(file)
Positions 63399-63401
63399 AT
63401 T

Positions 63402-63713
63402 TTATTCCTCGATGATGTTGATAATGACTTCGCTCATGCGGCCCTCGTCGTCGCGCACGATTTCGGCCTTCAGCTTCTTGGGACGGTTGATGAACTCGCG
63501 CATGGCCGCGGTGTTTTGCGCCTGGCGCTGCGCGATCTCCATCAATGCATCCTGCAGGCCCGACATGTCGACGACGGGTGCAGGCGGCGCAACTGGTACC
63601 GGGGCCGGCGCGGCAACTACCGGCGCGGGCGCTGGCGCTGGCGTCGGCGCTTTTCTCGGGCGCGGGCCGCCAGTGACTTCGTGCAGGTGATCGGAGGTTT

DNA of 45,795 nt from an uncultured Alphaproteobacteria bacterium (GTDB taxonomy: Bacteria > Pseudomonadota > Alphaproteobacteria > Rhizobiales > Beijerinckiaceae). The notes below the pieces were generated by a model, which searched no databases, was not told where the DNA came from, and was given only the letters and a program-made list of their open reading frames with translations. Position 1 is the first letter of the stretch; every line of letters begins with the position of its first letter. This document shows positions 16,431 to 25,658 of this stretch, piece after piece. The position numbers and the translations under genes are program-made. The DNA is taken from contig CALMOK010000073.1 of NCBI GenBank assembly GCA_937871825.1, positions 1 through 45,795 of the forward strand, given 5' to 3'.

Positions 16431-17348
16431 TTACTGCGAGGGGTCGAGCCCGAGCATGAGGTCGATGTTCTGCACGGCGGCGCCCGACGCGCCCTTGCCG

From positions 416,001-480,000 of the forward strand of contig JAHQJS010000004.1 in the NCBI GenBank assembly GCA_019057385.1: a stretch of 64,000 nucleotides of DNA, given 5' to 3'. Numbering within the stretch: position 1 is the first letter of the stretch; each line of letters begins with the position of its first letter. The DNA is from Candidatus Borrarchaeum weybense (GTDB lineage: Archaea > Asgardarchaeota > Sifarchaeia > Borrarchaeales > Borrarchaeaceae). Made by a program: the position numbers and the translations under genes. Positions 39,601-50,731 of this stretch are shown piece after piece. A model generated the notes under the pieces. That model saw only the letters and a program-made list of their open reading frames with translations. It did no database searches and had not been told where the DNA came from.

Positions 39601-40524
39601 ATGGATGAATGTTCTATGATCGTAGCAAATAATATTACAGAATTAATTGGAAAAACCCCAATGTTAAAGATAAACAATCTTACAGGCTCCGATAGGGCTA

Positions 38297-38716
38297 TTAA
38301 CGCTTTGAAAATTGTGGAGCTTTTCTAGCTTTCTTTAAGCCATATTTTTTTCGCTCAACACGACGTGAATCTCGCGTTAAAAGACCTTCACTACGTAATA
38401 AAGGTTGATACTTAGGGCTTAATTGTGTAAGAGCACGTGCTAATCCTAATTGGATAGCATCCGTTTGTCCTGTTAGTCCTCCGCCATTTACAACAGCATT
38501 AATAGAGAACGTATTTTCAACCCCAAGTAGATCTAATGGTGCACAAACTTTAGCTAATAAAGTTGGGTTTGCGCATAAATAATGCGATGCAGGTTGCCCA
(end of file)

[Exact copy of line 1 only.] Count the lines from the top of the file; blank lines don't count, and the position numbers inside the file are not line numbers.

Positions 63399-63401